Musicology Seminar

We 2:00PM - 4:20PM / 302 Music Building / CRN 24841

This seminar is a course on music historiography, or how we think or write about past musics, but it takes a broader purview than the usual focus (in historical musicology) on European-derived historiographical traditions.  Rather, the seminar will introduce students to a range of historiographical traditions from around the world.  These will include ways of music history and memory that center on iconographic, material, or oral, as well as textual, documentation.  While the course’s purview is not “global” in the sense of being geographically comprehensive, it is meant to give students a multi-regional awareness of practices and problems of music history, readying them to pursue more advanced historical work in their chosen areas. 

The course includes a general introduction to several regional historiographic traditions (in East and South Asia, Europe, and Latin America) and their treatment of past musical life.  It then introduces students to currents in historical ethnomusicology, global history of music, and critical music historiographies, such as race-critical and decolonial approaches.  Several units address particular problems that arise in doing globally oriented histories of music, including periodization, scale, connectedness, and what constitutes an archive.  Throughout the course, we will focus on examples of scholars working with particular approaches or problems, as inspiration for students’ own research.  To this end, the seminar is coordinated with a research conference at Pitt scheduled for March 30-31, 2018 (“Race, Empire, and Global Music History, 1500-1800,” Humanities Center), and students will be asked to attend and report on the conference for course credit.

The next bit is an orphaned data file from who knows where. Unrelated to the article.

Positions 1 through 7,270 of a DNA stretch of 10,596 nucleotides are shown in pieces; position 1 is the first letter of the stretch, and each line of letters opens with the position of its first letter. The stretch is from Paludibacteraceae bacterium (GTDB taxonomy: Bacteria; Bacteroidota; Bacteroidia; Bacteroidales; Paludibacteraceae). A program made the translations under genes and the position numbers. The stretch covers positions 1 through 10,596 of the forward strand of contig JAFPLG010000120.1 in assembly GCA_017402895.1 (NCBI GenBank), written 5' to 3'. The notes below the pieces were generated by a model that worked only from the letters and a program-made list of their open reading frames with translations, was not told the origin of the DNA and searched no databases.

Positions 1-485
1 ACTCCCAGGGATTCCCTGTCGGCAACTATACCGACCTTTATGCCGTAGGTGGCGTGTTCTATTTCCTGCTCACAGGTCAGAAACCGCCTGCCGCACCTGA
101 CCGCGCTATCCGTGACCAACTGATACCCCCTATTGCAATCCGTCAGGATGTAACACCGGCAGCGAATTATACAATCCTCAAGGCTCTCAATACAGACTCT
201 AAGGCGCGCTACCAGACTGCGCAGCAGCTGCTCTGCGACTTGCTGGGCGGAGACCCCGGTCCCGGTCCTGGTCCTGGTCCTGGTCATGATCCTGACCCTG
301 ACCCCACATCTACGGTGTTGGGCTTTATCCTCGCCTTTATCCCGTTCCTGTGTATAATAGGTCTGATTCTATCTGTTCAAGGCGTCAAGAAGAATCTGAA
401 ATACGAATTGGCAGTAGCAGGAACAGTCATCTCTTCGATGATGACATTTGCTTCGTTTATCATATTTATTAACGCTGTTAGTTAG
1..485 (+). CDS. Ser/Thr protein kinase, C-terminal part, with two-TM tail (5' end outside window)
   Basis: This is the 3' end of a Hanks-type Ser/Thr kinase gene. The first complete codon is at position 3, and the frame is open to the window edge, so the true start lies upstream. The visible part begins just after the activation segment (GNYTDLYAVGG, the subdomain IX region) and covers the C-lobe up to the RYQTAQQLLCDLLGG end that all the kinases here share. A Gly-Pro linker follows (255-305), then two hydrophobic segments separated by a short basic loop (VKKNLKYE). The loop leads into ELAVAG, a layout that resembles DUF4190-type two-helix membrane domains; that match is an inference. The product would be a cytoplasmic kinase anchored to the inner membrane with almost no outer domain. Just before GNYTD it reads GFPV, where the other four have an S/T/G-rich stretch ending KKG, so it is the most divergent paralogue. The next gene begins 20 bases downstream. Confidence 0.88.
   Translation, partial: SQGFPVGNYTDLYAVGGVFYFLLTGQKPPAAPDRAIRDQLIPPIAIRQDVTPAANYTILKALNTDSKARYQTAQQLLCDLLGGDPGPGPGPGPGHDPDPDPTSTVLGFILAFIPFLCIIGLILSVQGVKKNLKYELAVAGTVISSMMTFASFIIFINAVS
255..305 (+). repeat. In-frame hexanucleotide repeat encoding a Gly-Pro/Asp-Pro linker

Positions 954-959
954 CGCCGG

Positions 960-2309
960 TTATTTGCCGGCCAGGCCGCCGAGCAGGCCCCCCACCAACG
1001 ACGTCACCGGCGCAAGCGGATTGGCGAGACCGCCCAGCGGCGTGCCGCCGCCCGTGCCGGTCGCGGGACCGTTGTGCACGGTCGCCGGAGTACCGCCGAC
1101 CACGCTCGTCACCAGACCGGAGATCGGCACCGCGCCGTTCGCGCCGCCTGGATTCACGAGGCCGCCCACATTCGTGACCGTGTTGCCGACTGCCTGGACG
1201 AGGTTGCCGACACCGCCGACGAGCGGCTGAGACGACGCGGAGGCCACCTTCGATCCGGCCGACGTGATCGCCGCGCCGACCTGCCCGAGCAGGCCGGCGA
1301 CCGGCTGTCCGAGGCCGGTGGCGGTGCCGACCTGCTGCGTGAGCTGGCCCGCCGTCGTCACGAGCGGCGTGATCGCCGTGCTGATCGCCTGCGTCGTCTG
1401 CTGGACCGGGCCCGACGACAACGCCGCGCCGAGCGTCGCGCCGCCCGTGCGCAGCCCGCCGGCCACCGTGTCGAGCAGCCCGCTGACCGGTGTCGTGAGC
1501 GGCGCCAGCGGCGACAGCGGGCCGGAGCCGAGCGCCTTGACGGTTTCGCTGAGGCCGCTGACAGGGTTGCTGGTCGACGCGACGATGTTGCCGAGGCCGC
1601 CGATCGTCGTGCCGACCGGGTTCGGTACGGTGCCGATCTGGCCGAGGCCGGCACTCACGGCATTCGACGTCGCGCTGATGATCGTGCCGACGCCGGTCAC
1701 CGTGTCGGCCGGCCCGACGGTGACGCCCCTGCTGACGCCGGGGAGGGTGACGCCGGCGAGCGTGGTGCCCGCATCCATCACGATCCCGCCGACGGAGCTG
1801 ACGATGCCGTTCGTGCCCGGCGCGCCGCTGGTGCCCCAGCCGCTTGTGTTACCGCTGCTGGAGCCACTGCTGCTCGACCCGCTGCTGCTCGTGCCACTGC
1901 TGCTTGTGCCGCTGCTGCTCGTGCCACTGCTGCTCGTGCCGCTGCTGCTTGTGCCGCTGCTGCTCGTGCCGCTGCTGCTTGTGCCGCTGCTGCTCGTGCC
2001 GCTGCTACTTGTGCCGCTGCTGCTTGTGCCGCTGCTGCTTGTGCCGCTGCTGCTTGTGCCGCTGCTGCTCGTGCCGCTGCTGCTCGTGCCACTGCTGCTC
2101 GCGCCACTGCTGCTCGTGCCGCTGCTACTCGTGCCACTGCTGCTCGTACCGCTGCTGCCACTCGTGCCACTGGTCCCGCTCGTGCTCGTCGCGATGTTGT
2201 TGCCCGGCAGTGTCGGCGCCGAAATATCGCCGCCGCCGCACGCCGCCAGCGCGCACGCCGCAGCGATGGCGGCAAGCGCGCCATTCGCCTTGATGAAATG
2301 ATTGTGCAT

The seminar is open to all graduate students in Music and related disciplines, especially History, Art and Architecture, Theater, and Dance.  Although class meetings will be conducted in English, students are encouraged to work in their relevant languages throughout the term. 


Number of Credits


Olivia Bloechl

Course Term


Course Category

Category A: Text and Theory

Course Year